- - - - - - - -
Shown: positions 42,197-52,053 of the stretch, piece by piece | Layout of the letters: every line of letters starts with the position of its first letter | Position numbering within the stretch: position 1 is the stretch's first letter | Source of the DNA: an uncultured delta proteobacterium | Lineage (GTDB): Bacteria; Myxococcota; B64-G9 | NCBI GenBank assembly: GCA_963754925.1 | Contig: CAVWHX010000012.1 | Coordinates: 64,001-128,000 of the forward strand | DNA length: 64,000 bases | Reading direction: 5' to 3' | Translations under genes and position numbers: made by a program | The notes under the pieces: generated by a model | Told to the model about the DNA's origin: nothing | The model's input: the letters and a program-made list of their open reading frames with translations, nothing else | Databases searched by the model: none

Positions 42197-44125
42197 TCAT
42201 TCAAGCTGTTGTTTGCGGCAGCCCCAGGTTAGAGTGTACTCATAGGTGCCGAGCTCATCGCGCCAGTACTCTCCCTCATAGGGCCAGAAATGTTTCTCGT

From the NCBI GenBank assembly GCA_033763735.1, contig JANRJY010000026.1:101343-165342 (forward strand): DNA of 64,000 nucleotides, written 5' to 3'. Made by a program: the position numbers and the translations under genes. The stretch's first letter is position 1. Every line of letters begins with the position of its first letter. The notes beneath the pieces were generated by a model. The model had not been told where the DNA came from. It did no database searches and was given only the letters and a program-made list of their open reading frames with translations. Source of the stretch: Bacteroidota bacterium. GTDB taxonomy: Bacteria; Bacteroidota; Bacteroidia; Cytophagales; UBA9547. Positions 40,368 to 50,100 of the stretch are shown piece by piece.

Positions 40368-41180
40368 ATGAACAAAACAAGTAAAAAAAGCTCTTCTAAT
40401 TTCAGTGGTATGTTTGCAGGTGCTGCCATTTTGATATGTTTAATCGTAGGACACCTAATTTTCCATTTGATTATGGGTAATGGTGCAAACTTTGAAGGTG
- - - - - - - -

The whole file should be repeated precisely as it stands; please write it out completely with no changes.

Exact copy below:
Shown: positions 42,197-52,053 of the stretch, piece by piece | Layout of the letters: every line of letters starts with the position of its first letter | Position numbering within the stretch: position 1 is the stretch's first letter | Source of the DNA: an uncultured delta proteobacterium | Lineage (GTDB): Bacteria; Myxococcota; B64-G9 | NCBI GenBank assembly: GCA_963754925.1 | Contig: CAVWHX010000012.1 | Coordinates: 64,001-128,000 of the forward strand | DNA length: 64,000 bases | Reading direction: 5' to 3' | Translations under genes and position numbers: made by a program | The notes under the pieces: generated by a model | Told to the model about the DNA's origin: nothing | The model's input: the letters and a program-made list of their open reading frames with translations, nothing else | Databases searched by the model: none

Positions 42197-44125
42197 TCAT
42201 TCAAGCTGTTGTTTGCGGCAGCCCCAGGTTAGAGTGTACTCATAGGTGCCGAGCTCATCGCGCCAGTACTCTCCCTCATAGGGCCAGAAATGTTTCTCGT

From the NCBI GenBank assembly GCA_033763735.1, contig JANRJY010000026.1:101343-165342 (forward strand): DNA of 64,000 nucleotides, written 5' to 3'. Made by a program: the position numbers and the translations under genes. The stretch's first letter is position 1. Every line of letters begins with the position of its first letter. The notes beneath the pieces were generated by a model. The model had not been told where the DNA came from. It did no database searches and was given only the letters and a program-made list of their open reading frames with translations. Source of the stretch: Bacteroidota bacterium. GTDB taxonomy: Bacteria; Bacteroidota; Bacteroidia; Cytophagales; UBA9547. Positions 40,368 to 50,100 of the stretch are shown piece by piece.

Positions 40368-41180
40368 ATGAACAAAACAAGTAAAAAAAGCTCTTCTAAT
40401 TTCAGTGGTATGTTTGCAGGTGCTGCCATTTTGATATGTTTAATCGTAGGACACCTAATTTTCCATTTGATTATGGGTAATGGTGCAAACTTTGAAGGTG